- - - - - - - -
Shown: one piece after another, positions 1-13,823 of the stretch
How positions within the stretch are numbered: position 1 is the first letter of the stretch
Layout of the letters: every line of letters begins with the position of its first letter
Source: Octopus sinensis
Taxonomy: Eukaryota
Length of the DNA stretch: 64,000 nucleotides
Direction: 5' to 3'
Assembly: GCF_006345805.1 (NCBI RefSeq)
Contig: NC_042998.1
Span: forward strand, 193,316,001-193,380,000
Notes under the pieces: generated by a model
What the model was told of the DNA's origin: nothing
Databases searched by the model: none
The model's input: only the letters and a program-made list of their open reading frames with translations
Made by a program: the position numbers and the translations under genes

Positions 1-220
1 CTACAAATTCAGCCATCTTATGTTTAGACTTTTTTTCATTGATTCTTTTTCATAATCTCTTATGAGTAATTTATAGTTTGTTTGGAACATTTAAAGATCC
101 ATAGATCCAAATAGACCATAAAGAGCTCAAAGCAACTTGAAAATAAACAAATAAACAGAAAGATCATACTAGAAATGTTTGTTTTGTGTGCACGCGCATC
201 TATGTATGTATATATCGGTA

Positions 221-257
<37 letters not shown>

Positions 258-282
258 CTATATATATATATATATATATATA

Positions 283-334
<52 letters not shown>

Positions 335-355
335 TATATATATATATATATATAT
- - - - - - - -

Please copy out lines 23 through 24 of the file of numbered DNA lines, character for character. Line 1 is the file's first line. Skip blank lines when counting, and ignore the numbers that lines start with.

258 CTATATATATATATATATATATATA

Positions 283-334